Even before the Supreme Court of the United States made its decision on Tuesday to uphold a policy that is intended to discourage illegal border crossings, hundreds of migrants in northern Mexico were already taking matters into their own hands in order to sneak into the United States.
The controversial law known as Title 42, passed during the epidemic era, was scheduled to expire on December 21. Still, last-minute judicial stays threw border policy into disarray, leading many migrants to conclude that they had little to lose by crossing the border.
Rather than wait out the uncertainties of the legal tug-of-war in U.S. courts, groups of migrants from Venezuela and other nations targeted by Title 42 decided to break for it after spending days in frigid border communities. The migrants were fleeing from the United States.
“We ran, and we hid until we managed to make it,” said Jhonatan, a Venezuelan migrant who crossed the border from the Mexican city of Ciudad Juarez into El Paso, Texas, on Monday night with his wife and five children, ranging in age from three to sixteen. Jhonatan’s wife is from Venezuela, and his children range in age from three to sixteen.
Jhonatan, who only provided his first name and spoke to us over the phone, claimed that he had spent several months in Mexico and had no intention of entering the United States illegally. But the idea of failing after he had brought his family through the dangerous forests of Darien in Panama, all the way up through Central America, and into Mexico was more than he could stomach.
Reuters reported that he said the following: “It would be the last straw to get here, and then they send us back to Venezuela.” A judge’s judgment to invalidate Title 42 was put on hold by the United States Supreme Court on Tuesday after it granted a request by a coalition of Republican state attorneys general to put the ruling on hold. They stated that removing it would lead to an increase in the number of people crossing the border.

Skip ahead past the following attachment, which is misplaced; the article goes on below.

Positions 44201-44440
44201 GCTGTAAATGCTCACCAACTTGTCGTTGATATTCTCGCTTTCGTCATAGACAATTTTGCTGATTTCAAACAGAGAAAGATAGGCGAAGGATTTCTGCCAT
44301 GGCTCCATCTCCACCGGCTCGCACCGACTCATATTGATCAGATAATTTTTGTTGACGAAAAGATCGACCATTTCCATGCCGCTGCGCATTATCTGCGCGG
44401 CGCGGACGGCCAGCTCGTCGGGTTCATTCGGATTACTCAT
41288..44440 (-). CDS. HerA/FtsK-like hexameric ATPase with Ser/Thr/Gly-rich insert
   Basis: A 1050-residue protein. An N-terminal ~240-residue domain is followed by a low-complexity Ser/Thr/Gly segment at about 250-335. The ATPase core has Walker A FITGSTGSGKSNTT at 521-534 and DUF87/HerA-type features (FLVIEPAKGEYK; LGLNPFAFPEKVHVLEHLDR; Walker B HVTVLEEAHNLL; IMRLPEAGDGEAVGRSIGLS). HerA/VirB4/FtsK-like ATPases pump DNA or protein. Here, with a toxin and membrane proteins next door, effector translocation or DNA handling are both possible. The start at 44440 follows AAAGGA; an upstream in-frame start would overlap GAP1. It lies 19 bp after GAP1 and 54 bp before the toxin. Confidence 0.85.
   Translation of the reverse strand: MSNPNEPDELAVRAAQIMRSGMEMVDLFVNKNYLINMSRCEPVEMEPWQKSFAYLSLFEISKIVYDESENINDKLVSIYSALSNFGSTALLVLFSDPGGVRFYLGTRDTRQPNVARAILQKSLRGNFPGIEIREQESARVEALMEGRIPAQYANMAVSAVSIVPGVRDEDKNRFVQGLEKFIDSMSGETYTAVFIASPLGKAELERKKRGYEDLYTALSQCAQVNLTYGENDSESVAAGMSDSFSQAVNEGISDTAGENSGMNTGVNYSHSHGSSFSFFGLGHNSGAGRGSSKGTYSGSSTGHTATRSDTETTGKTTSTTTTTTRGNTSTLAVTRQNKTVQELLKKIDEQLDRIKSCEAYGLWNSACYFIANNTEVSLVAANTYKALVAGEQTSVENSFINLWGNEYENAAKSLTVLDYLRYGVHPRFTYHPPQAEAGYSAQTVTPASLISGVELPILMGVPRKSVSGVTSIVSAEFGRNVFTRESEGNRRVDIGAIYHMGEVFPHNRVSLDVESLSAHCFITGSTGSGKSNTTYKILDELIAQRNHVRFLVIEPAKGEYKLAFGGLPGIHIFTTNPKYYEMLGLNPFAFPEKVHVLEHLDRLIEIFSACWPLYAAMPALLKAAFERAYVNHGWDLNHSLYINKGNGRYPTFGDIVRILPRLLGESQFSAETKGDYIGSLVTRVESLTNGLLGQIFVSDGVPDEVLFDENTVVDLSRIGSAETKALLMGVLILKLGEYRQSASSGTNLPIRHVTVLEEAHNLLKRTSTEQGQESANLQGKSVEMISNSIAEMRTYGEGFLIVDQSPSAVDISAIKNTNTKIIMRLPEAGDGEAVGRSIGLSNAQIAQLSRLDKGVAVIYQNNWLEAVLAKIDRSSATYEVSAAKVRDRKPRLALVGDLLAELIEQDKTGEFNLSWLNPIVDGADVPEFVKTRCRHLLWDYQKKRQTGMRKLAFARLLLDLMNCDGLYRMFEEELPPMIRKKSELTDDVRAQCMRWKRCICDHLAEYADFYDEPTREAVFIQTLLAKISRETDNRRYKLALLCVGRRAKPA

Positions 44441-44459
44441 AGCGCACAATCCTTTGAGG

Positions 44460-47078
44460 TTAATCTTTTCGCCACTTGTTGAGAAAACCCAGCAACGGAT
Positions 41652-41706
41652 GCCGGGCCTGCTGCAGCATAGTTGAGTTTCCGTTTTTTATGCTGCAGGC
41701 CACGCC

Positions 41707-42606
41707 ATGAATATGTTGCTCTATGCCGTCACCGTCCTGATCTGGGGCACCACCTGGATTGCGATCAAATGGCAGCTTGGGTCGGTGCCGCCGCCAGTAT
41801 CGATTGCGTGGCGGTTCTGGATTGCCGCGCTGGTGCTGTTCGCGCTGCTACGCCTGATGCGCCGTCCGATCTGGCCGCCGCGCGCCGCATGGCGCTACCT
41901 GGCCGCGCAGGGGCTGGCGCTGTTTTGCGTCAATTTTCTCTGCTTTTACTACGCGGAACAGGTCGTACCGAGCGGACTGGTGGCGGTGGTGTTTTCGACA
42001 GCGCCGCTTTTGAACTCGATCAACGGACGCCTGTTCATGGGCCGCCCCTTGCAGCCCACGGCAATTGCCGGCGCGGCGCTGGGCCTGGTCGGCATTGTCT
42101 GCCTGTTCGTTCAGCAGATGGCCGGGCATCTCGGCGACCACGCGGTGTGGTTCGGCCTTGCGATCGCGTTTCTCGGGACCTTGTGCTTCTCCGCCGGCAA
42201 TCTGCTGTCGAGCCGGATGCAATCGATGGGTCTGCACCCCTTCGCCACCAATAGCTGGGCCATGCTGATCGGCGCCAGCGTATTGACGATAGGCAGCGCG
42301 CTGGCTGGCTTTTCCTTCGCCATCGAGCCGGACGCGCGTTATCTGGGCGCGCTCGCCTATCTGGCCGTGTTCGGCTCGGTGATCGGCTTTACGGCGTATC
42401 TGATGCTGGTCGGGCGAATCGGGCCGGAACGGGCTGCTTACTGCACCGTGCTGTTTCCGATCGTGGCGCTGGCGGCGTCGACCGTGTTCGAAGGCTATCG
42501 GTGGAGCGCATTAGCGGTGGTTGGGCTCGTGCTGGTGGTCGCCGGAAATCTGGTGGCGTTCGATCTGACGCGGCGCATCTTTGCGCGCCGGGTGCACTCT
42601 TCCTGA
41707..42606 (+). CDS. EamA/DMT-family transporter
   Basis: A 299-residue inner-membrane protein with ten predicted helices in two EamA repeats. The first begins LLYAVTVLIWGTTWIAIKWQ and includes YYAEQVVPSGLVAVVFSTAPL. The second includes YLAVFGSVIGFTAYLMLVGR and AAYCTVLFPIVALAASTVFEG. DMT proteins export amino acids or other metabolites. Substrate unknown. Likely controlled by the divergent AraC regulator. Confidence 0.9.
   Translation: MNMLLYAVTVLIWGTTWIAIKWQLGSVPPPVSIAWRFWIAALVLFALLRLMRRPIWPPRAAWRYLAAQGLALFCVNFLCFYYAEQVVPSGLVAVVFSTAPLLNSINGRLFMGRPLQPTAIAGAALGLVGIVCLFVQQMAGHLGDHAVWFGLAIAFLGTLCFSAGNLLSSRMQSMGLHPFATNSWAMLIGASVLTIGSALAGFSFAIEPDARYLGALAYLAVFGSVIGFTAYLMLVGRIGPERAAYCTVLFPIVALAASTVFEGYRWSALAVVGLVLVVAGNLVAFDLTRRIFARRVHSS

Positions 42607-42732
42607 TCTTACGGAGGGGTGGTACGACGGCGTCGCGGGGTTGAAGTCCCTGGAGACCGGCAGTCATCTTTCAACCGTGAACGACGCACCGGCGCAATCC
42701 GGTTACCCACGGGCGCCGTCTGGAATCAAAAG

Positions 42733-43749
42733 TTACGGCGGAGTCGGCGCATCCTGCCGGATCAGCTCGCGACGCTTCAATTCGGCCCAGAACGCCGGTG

During its session in February, the court announced that it would hear arguments regarding whether or not the states could participate in defense of Title 42. It is anticipated that a decision will be made before the end of June.
Last week, photographs from Reuters showed migrants running across a major highway alongside the border. One of the migrants was barefoot and holding a little child; this dangerous crossing worries advocates for migrants.
According to Fernando Garcia, director of the Border Network for Human Rights, “We’re talking about people that come to request asylum, and they’re still crossing the border in precarious ways.” According to John Martin, the deputy director of the Opportunity Center for the Homeless in El Paso, the majority of the migrants that his shelter has taken in are individuals who crossed the border illegally, including a large number of Venezuelans.
He stated, “At one time, the majority were documented; now I’m seeing it reverse.” “At one point, the majority were documented.” The CBP records reveal that the El Paso area of the agency was registering over 2,500 daily migrant interactions in the middle of December. Still, that number dropped through Christmas to just a little more than half of that by the time the court ruling was made.
A Venezuelan migrant in Ciudad Juarez who identified himself as Antonio on Tuesday, before the Supreme Court handed down the decision, stated that he was waiting to see whether or not the United States would relax its surveillance of the border in the hopes of earning money there to send back to his family in Venezuela.
He stated that if they did not repeal Title 42, “we would continue entering the country illegally.” Other migrants at other locations along the border have expressed the belief that they are out of choices at this point.
Cesar, a Venezuelan migrant in Tijuana who did not disclose his last name, explained why he had attempted to cross the border barrier to getting into the United States of America before and planned to try to do so again. Cesar stated, “We don’t have a future in Mexico.” Cesar did not give his last name.
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